A Holo employee holds a sintered copper part from a MIM furnace. This the last step the company uses to produce complex copper parts such as heat exchangers and liquid-cooled coldplates for thermal management applications. Photo Credit: Holo
That company is Holo, a Silicon-Valley-based startup and spinout of Autodesk, where Aghababaie worked for several years developing and launching the well-established software company’s first hardware product: an open-source stereolithography 3D printer called Ember.
In many ways, Holo exists as an evolution of Aghababaie’s experience producing Ember, with a few key differences. Both Ember and Holo’s 3D printers are based around digital light processing (DLP) technologies that create high-resolution parts for low-cost prototyping and production. But Holo takes that same underlying approach and applies it to metals, necessarily adding a backend process that debinds green-state polymerized parts and sinters them in a metal injection molding (MIM) furnace.
A 3D-printed copper coldplate manufactured by Holo. The company uses digital light processing along with a backend process that debinds green-state polymerized parts and sinters them in a metal injection molding furnace. Photo Credit: Holo
Another key difference: Holo is a parts provider. The company, at least for the near future, doesn’t plan to sell its Holo-branded printers. Instead, Holo’s business model centers on targeting end markets that stand to gain the most from additive manufacturing but have been locked out due to high costs.
Aghababaie points to the computer industry as one of those markets — specifically companies that develop cooling solutions for data centers, high-end CPUs and electric vehicles.
These applications — complex heat exchangers and liquid cooling devices — require the kind of high fidelity, complex geometries for which DLP printing is well suited, Aghababaie says. And this brings us to what he calls Holo’s secret sauce: a proprietary feedstock recipe that contains powdered metal and photopolymer binders that, together, create a high-tech slurry the company uses to print parts.
A Matter of Flow
Among the “huge swaths of industries” that Aghababaie says have had limited access to additive manufacturing are the producers of semiconductors for data centers, CPU cooling and electric vehicles. The microchips used for large data centers in particular can fetch from several hundred to several thousand dollars each. All of these applications have undergone massive improvements that have increased performance exponentially in recent years — think Moore’s Law — a feat that also requires increases in the raw power needed to enable faster and faster processing speeds.
Along with higher power comes higher heat, and a general push toward liquid cooling solutions that replace traditional air-cooled heat sinks and cooling plates. Holo’s initial focus on CPU cooling devices meant that the company needed to 3D print copper — a highly conductive and malleable material that is notoriously difficult to print via powder bed fusion processes, mainly due to cracking issues that result from the type of lasers equipped in most PBF machines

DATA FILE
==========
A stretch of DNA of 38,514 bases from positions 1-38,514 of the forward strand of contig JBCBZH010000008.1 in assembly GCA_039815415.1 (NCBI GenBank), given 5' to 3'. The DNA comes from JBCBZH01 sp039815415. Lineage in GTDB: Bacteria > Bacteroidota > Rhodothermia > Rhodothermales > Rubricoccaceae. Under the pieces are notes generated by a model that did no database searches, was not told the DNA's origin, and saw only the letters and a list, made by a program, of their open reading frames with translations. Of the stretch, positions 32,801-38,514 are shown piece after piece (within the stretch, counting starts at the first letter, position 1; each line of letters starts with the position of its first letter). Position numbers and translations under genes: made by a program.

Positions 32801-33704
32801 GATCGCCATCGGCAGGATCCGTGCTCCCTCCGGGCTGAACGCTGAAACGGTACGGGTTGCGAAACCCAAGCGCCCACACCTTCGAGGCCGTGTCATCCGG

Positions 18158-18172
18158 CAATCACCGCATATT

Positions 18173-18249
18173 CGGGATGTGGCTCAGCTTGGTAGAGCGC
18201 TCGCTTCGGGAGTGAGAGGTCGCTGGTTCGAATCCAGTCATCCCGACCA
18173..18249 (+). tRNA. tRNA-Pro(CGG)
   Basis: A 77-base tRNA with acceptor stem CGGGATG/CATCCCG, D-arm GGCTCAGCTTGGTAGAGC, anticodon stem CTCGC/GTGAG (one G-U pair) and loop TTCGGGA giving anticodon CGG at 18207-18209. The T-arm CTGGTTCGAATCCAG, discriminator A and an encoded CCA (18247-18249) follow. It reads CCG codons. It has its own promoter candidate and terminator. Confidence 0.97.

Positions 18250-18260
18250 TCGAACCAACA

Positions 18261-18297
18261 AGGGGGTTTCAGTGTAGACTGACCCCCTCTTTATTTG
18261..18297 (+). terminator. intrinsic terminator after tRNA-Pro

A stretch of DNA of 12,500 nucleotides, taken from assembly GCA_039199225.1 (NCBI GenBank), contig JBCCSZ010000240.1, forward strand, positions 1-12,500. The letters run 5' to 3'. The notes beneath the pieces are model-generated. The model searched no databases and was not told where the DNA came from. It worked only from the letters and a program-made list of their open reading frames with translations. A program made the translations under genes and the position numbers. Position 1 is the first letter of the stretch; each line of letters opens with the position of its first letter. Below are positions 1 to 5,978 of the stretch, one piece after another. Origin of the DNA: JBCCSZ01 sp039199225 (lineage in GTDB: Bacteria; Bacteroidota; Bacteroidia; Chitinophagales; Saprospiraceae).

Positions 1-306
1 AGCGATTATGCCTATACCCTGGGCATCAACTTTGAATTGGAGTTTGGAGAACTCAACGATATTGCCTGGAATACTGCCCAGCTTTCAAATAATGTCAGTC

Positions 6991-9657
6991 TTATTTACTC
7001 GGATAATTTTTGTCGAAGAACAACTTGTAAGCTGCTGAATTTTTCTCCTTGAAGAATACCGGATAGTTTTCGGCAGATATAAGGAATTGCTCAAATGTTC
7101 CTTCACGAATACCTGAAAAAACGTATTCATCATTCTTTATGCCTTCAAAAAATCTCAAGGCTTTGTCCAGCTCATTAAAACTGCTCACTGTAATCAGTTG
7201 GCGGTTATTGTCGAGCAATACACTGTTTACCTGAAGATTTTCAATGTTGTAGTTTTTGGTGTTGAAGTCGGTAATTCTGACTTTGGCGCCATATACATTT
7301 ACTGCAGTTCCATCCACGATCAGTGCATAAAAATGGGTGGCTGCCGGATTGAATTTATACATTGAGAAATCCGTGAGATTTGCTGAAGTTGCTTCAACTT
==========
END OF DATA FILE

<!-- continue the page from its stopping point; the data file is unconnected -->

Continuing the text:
This diagram depicts cooling flow channels in a traditionally manufactured coldplate and one that is 3D printed. Holo’s design includes small part features that are meant to encourage turbulated flow and increase performance. Photo Credit: Holo
Traditionally, cooling plates are manufactured via skiving (or microskiving), in which metal material is sliced from a workpiece to form dozens of fins as thin as 110 microns each, and spaced roughly that same distance apart. Due to the constraints of cutting toolpaths these fins are machined as straight-line geometries, a condition that creates a smooth or laminar flow of the air or liquid across the fins meant to cool the device.
From a heat-transfer perspective, this type of flow is less than ideal. A laminar flow through a straight channel creates boundary layers that fall along each side of the fin, decreasing the effectiveness of the overall part. “So we kind of went back to fundamental-driven-design,” Aghababaie says. “We take the physics of what is happening in the real world, and then because we're not limited from geometry perspective we can now optimize around fundamental physics.”
The ability to create complex structures that compose a manifolded microchannel coldplate for liquid cooling is one part of the argument for 3D printing these parts. The other is the ability to redesign them in a way that dramatically increases performance. For example, one of Holo’s coldplate designs includes several crossmembers that run along the fin structures. Each of these crossmembers is uniquely designed with different densities, which vary according to the locations of hotspots on the chip and the desired flow distribution of coolant within the manifolds.